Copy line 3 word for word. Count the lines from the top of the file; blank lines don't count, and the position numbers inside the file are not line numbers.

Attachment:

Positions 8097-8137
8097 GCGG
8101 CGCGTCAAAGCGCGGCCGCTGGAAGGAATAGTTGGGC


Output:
8101 CGCGTCAAAGCGCGGCCGCTGGAAGGAATAGTTGGGC